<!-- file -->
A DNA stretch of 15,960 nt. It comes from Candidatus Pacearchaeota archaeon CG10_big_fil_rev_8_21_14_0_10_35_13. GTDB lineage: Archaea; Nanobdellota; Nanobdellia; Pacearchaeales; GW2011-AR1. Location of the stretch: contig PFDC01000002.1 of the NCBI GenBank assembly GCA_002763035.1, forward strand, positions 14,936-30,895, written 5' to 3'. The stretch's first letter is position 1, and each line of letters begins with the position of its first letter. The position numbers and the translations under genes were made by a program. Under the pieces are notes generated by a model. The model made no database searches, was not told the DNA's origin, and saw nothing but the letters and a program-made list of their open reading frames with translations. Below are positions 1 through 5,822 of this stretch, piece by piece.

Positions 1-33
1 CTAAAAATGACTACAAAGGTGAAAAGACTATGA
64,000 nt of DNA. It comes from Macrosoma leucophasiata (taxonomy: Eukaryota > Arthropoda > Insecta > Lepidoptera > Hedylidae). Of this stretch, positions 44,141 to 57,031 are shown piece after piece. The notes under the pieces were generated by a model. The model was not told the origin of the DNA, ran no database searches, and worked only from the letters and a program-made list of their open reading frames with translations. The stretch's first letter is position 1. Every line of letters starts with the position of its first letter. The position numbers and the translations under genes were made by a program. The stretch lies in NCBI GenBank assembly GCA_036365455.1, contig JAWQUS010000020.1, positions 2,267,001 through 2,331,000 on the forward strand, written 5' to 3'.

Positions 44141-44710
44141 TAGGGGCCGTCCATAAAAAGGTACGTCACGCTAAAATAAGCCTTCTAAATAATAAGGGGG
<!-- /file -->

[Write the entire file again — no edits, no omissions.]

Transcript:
A DNA stretch of 15,960 nt. It comes from Candidatus Pacearchaeota archaeon CG10_big_fil_rev_8_21_14_0_10_35_13. GTDB lineage: Archaea; Nanobdellota; Nanobdellia; Pacearchaeales; GW2011-AR1. Location of the stretch: contig PFDC01000002.1 of the NCBI GenBank assembly GCA_002763035.1, forward strand, positions 14,936-30,895, written 5' to 3'. The stretch's first letter is position 1, and each line of letters begins with the position of its first letter. The position numbers and the translations under genes were made by a program. Under the pieces are notes generated by a model. The model made no database searches, was not told the DNA's origin, and saw nothing but the letters and a program-made list of their open reading frames with translations. Below are positions 1 through 5,822 of this stretch, piece by piece.

Positions 1-33
1 CTAAAAATGACTACAAAGGTGAAAAGACTATGA
64,000 nt of DNA. It comes from Macrosoma leucophasiata (taxonomy: Eukaryota > Arthropoda > Insecta > Lepidoptera > Hedylidae). Of this stretch, positions 44,141 to 57,031 are shown piece after piece. The notes under the pieces were generated by a model. The model was not told the origin of the DNA, ran no database searches, and worked only from the letters and a program-made list of their open reading frames with translations. The stretch's first letter is position 1. Every line of letters starts with the position of its first letter. The position numbers and the translations under genes were made by a program. The stretch lies in NCBI GenBank assembly GCA_036365455.1, contig JAWQUS010000020.1, positions 2,267,001 through 2,331,000 on the forward strand, written 5' to 3'.

Positions 44141-44710
44141 TAGGGGCCGTCCATAAAAAGGTACGTCACGCTAAAATAAGCCTTCTAAATAATAAGGGGG